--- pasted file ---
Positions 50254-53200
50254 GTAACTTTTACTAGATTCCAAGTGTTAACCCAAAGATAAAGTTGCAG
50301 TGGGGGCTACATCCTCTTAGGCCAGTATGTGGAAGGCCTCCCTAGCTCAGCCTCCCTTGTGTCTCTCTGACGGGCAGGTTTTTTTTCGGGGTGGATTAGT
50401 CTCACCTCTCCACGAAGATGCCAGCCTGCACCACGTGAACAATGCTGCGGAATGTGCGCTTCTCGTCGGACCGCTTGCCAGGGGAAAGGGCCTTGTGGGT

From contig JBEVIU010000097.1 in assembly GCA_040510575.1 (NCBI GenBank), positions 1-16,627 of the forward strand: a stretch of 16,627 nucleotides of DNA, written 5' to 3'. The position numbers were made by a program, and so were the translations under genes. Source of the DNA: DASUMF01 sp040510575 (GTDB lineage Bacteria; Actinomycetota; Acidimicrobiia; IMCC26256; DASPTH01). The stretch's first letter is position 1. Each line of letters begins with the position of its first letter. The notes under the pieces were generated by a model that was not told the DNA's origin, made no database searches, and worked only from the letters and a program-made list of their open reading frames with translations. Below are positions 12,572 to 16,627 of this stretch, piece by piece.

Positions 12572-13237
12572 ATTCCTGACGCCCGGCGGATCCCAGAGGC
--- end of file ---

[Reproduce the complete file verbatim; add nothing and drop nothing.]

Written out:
Positions 50254-53200
50254 GTAACTTTTACTAGATTCCAAGTGTTAACCCAAAGATAAAGTTGCAG
50301 TGGGGGCTACATCCTCTTAGGCCAGTATGTGGAAGGCCTCCCTAGCTCAGCCTCCCTTGTGTCTCTCTGACGGGCAGGTTTTTTTTCGGGGTGGATTAGT
50401 CTCACCTCTCCACGAAGATGCCAGCCTGCACCACGTGAACAATGCTGCGGAATGTGCGCTTCTCGTCGGACCGCTTGCCAGGGGAAAGGGCCTTGTGGGT

From contig JBEVIU010000097.1 in assembly GCA_040510575.1 (NCBI GenBank), positions 1-16,627 of the forward strand: a stretch of 16,627 nucleotides of DNA, written 5' to 3'. The position numbers were made by a program, and so were the translations under genes. Source of the DNA: DASUMF01 sp040510575 (GTDB lineage Bacteria; Actinomycetota; Acidimicrobiia; IMCC26256; DASPTH01). The stretch's first letter is position 1. Each line of letters begins with the position of its first letter. The notes under the pieces were generated by a model that was not told the DNA's origin, made no database searches, and worked only from the letters and a program-made list of their open reading frames with translations. Below are positions 12,572 to 16,627 of this stretch, piece by piece.

Positions 12572-13237
12572 ATTCCTGACGCCCGGCGGATCCCAGAGGC